Slide 1.pngSlide 2.pngSlide 3.pngSlide 4.pngSlide 5.pngSlide 6.png


International Conference on Innovative Applied Energy    

E-Proceedings ISBN: 978-1-912532-05-6

St Cross College, University of Oxford, United Kingdom



Experimental assessment of a novel system control logic for an MCHP system incorporating an electric energy storage



Felix Gackstatter, Georg Heyer and Tim Roediger

University of Applied Sciences Landshut, Technology Center Energy (TCE), 1st Wiesenweg 1, Germany



Paper Abstract

Decentralized energy supply concepts for residential buildings will play a decisive role in future energy systems. In particular, the intelligent coupling of a photovoltaic system (PV), a mini/micro-combined heat and power plant (CHP) and an electrical energy storage (EES) offers systemically challenging perspectives. Research on such hybrid decentralized energy systems in the residential sector, especially with both electric and thermal storage systems is sparse and lacks experimentally validated system modelling. Based such a systems approach, a new control strategy is developed for hybrid systems with enhanced degree of electrical self-sufficiency (DSS).

The novel control strategy incorporates the levels (state of charge) of the thermal and electric energy storage. The so-called electric storage-following (ESF) strategy was developed by Matlab-based energy system modelling and simulation in order to improve the characteristics of grid demand and feed-in of the system compared to the conventional, thermal-load following control strategies (TLF). In the case of an eight family dwelling, the grid export from the CHP could be reduced by about 99%, the export from the PV-system to the grid by about 55% and the DSS can be rised by about 8% (from 74.5% to 82.5%) (yearly average) for the same energy system only by changing the operating strategy from TLF to ESF. The increased DSS in combination with minimal grid feed-in lead to a noticeable economical improvement of the energy system.

The performance of the ESF-strategy is not only confirmed by detailed theoretical simulations, but also by realistic measurements on an experimental cogeneration and storage test rig at TCE in the case of multi-family dwellings. The test set-up is composed of an CHP unit (a two-cylinder, natural gas fuelled internal combustion engine, with a built-in asynchronous generator, 12 kWth, 4 kWel), a thermal storage system, (0.96 m3, sensible heat storage tank), an electrical storage system (a lithium ion phosphate battery, 10 kWhel), a PV (10 kWpeak, el) and a thermal load emulator to generate appropriate load profiles for space heating and hot water. The control strategy incorporates a forecast for the PV output throughout the day, coupled with a daily electric load projection. Detailed daily and yearly simulations and experimental data will be shown.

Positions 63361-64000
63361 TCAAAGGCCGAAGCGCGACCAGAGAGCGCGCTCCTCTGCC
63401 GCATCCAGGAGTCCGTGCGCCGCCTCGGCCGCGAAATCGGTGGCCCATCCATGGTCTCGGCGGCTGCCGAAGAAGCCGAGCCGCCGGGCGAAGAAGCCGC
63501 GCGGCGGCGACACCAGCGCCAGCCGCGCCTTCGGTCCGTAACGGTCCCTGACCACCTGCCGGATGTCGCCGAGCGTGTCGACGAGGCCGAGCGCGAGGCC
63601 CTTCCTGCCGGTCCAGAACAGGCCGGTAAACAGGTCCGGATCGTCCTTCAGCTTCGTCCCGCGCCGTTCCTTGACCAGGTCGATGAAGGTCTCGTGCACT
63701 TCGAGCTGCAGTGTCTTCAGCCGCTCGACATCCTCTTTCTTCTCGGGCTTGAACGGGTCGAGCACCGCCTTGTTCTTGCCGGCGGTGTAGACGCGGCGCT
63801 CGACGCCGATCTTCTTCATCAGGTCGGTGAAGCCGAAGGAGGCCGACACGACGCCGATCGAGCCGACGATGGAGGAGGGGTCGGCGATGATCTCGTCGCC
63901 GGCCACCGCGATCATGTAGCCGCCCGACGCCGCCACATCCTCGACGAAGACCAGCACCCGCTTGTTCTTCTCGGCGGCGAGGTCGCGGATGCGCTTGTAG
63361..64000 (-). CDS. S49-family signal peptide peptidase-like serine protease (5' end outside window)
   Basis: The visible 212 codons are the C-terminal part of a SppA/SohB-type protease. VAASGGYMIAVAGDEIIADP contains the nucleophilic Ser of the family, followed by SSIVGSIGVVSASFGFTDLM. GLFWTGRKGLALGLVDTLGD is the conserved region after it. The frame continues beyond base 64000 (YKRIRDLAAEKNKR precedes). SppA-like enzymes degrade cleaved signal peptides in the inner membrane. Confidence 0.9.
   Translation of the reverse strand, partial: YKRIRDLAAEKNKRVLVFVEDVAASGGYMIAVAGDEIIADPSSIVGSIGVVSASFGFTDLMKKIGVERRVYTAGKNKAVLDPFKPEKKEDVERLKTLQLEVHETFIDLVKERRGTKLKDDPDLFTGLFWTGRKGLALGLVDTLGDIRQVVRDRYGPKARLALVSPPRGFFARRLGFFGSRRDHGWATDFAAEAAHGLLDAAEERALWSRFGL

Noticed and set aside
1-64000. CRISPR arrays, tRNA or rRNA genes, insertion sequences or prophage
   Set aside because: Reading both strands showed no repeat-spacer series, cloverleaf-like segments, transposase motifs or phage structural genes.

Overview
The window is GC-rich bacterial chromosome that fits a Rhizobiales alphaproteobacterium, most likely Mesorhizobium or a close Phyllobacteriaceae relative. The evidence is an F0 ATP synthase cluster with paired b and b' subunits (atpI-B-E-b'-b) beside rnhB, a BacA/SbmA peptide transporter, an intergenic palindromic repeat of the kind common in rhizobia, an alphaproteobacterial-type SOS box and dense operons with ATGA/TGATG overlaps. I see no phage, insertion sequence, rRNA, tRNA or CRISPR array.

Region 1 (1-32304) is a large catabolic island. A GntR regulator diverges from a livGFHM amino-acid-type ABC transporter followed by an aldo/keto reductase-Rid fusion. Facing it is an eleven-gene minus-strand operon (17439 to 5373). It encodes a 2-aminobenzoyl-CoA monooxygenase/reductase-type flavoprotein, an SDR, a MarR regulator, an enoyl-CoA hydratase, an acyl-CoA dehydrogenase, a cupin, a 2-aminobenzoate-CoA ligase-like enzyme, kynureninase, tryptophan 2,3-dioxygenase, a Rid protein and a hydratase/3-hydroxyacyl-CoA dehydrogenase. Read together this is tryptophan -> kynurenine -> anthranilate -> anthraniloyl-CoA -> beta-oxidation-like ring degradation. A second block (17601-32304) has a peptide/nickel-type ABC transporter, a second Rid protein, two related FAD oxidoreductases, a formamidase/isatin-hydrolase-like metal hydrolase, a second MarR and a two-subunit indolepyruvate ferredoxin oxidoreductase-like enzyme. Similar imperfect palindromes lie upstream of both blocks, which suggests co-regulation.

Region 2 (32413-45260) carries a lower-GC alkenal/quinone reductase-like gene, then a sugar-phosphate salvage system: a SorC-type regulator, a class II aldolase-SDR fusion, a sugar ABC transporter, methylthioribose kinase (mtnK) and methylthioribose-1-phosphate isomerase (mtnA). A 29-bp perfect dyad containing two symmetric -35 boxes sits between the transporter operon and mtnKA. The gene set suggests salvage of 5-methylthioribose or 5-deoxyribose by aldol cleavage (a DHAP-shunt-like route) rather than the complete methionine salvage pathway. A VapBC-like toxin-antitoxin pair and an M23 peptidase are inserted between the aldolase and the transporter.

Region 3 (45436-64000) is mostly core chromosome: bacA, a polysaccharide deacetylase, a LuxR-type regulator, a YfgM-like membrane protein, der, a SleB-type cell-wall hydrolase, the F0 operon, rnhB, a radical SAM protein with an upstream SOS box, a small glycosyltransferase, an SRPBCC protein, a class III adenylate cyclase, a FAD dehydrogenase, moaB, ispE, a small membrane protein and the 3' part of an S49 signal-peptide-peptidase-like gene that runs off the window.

It can be seen that the ESF-specific daily scheduling of the CHP leads to enhanced EES system capacity utilization by aligning the operation intervals of the CHP with the SOC of the electrical storage. Thus, the number of operating intervals of the CHP per day increases with the effect of a higher utilization of the electrical storage:

For example, the conventional TLF strategy would favour long operating intervals of the CHP-unit. This would quickly charge the EES to the maximum state of charge and export power produced by the CHP (and potential simultaneous provision from the PV) to the grid from this point onwards. This effect is avoided by the ESF and grid export can be minimized and leads to more favourable characteristics for grid operators and economic improvements for CHP-operators.

Paper Keywords
self-sufficiency, costs for energy storage, CHP, system control, distributed energy systems, cogeneration, electric storage-following,  thermal load-following, energy storage, PV system, degree of self-sufficiency, test rig, energy system simulation.
Corresponding author Biography

Felix Gackstatter, born in 1985, has a Master’s Degree in Energy System Engineering from University of Applied Sciences Gelsenkirchen Bocholt Recklinghausen. In 2015 he started to work as a research engineer at the University of University of Applied Sciences Landshut. At the Technology Center Energy his tasks include the design and construction of a test rig for decentralised energy systems in the research team of Prof. Tim Rödiger.

The International Conference on Innovative Applied Energy (IAPE’18)